Jane belfry, Founder of the thicc
Meet Jane, she’s working her ass off to break the norms. As founder of The Thicc, Jane challenges the standard concept of bodies and how their types correspond with so called “beauty.” She challenges norms through everyday activities like skin care routines, food, therapy and even marijuana. Yep, she’s THAT COOL. Read along to see how Jane redefines trends in a way that ALL of us can relate to.
Jane, tell us about YOU and what drove you to start The Thicc?
I’ll try to keep this concise, haha. I’m from Minneapolis, I started my career there at a modeling agency called Vision doing image consultation, development, and styling. From there began freelance styling and writing about fashion for a some time there and in LA. Moved to NY a little over 5 years ago and worked as a stylist and personal shopper at Barneys, Saks. Hated it. The industry changed, I left discouraged and burnt out. I was thinking about leaving fashion completely and going back to school but came up with The Thicc when I was pitching different companies pieces about marketing within the “curve clothing” world. I thought, hey why not publish my own stuff somewhere and my super talented friends’ writing as well? So that was how it was born. Then it grew and developed from there and has become something that’s truly woven in everything I’ve done in the past.
Your pitch is to “figure it out all out, together.” Have you?
Absolutely not lol. But getting there! Having something I’m passionate about that is my own truly helps me feel more together.
In a time pushing inclusivity pretty hard, do you ever get backlash for only focusing predominantly on plus women?
Yeah it’s interesting, my goal is always and has always been to make people feel seen and inspired, but it’s hard to obviously be that for every single person. We cast based off of submissions and people we see on Instagram, so one week we might have a size 10 person, and other a size 20, it varies so much. We’re still working on showing as much shape and size diversity as possible, I understand when people reach out and say they want to see more people in the 22+ realm, I’m more surprised when we get messages about size 4s and 6s because in my head I’m like “oh I see that already”. But I think everyone really just wants to feel included in the conversation because bodies are something we all have to learn to like and live with at any size.
What about you being in the public-eye? You are a model and influencer-which means putting yourself out there. Do you go about this whole-heartedly, or do you hold back to protect yourself from the world?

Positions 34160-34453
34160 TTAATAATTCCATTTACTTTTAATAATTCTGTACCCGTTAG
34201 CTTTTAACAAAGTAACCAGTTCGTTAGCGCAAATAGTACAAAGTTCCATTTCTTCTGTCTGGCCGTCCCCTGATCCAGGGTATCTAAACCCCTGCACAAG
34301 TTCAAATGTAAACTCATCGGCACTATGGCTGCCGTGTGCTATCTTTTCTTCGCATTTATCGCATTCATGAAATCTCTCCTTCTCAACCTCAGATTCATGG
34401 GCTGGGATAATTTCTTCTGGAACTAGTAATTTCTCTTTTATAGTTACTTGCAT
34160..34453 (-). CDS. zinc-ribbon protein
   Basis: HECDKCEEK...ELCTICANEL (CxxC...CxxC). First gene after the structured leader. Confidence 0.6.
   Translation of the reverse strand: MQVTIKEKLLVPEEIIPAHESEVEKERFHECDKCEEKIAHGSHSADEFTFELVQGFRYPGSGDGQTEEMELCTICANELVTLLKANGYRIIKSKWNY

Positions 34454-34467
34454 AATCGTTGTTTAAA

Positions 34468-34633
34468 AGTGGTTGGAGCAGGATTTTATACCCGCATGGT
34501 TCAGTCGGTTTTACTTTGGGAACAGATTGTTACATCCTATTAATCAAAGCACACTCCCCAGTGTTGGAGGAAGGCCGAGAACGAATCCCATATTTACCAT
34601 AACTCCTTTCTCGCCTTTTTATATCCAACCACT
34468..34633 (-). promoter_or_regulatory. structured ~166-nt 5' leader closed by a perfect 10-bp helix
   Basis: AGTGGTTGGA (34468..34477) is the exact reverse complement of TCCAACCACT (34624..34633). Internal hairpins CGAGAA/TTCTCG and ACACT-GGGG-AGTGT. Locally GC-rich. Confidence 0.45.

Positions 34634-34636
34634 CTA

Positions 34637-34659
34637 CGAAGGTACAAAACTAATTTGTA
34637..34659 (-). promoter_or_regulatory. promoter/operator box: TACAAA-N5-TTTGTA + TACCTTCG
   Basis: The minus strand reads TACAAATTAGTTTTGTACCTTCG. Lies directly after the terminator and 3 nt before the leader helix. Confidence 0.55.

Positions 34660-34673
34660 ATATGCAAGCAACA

That’s definitely something I struggle with. I do not want the brand to be centered completely around me because... how boring, but when you work out of an at home studio and self timer can be easier to knock out some content with quicker than producing a whole shoot (which we do a few times a week) its an easy solution. I’m a private person, even though I’m glammed up all the time and extremely opinionated, I’m shy and pretty guarded. My personal accounts are private, my personal life is certainly private, but I’ve pushed myself to put my thoughts and feelings (and photos) out there honestly when it comes to the brand to hopefully inspire others to do the same and give people the content I wish I had for years, something to relate to.
What is your best advice to someone looking to pursue something similar to you, but are afraid of the good, bad, and ugly of the internet?
I’d say to link up with other people, with other women. My team is so collaborative and supportive, all the people we work with hype each other up and gas up each others work and it helps to erase the negative, icky stuff. Certainly anything centered around bodies/women’s bodies is going to get some negative attention and trolling but there’s such a good sense of community as well.
What’s next for both The Thicc and you, Jane?
We are launching our agency division this month which will rep a (small) group of people of different sizes/shapes, with no height requirement, no measurement restrictions, and no bullshit (as is our mantra), we hope to get curve bodies and a range of shapes into the beauty, fashion, and commercial spaces in a way that we haven’t seen before. This is a huge passion of mine as my start in the industry was with straight size agencies and I modeled as a kid in times of serious restrictions.
Interviewed by Emily